End-of-year traditions

Having spent some time in Japan, I have learnt of the tradition of holding a Bōnenkai, literally a party to forget the year. Held either as a company end-of-year party, or by groups of friends, it’s a get-together in which people drink a lot and forget the bad things that happened to them during the year.

It occurred to me that this is the complement of Thanksgiving, in which you get together to remember the good things that happened during the year.

I don’t think there is anything else left to say about the difference between Japanese and American culture.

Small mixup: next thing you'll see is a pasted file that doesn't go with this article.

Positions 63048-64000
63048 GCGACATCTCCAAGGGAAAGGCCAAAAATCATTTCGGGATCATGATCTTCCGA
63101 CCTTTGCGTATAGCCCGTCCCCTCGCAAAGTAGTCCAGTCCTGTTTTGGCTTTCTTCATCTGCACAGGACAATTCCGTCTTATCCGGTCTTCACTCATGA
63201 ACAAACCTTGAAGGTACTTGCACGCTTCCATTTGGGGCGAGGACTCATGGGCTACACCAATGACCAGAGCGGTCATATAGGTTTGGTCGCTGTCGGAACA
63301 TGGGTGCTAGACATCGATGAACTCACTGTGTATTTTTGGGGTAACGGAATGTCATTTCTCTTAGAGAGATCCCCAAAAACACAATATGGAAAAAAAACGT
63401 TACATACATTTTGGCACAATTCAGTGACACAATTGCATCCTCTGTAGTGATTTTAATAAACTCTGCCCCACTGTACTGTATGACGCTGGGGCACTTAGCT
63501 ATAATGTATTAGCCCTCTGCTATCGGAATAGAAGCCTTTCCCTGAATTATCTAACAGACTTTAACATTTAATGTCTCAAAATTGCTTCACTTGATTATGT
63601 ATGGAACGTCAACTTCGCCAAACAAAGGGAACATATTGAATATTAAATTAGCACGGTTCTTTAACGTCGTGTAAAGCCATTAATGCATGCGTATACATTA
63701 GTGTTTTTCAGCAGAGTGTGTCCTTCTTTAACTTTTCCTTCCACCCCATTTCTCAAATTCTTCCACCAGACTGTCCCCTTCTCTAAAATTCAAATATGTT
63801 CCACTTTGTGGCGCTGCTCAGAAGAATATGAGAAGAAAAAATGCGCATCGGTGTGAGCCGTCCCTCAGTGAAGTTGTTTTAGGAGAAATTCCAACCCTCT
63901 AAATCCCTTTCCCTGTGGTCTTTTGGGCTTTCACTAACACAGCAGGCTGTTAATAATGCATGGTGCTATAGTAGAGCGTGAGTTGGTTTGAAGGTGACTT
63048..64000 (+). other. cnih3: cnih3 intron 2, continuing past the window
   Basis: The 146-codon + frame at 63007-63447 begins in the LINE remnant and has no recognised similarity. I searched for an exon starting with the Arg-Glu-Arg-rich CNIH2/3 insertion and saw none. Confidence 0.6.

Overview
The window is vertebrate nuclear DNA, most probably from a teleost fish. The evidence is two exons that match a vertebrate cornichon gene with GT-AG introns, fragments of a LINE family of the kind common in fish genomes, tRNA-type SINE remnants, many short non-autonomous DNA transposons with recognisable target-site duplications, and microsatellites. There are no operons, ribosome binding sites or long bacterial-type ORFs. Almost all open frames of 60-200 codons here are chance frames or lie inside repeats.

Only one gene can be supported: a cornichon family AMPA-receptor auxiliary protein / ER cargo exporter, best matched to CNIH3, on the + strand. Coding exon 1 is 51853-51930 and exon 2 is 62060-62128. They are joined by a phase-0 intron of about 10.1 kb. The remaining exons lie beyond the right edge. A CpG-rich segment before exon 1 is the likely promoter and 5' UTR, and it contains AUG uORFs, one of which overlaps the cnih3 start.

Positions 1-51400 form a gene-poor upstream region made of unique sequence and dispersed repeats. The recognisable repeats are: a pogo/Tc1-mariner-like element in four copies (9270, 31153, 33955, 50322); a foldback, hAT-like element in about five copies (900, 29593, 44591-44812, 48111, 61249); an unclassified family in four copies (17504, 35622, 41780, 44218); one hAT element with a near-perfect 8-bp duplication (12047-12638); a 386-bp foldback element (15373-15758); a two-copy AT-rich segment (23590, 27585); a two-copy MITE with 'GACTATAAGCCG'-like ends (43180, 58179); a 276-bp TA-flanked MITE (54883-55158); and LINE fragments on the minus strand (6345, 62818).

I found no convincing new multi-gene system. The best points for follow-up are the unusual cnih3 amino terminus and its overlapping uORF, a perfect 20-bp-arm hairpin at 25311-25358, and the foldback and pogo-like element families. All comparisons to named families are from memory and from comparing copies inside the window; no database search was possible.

Interestingly, there are a couple more possibilities. One could remember the bad things that happened during the year, as in the airing of grievances during Festivus.

Finally, one could forget the good things, which is very much the Italian attitude.

Edited to add: I don’t know how I forgot (ah!) but there is a famous Neapolitan folk song that goes

Chi ha avuto, ha avuto, ha avuto
Chi ha dato, ha dato, ha dato,
Scurdammuce ‘o passato,
simm’e Napule, paisa’

which is roughly

Who has received, has received
Who has given, has given,
Let’s forget the past
We are [all] from Naples

2 thoughts on “End-of-year traditions

  1. Obviously, the complement of Bōnenkai, as per your description, would be to remember one bad thing🙂

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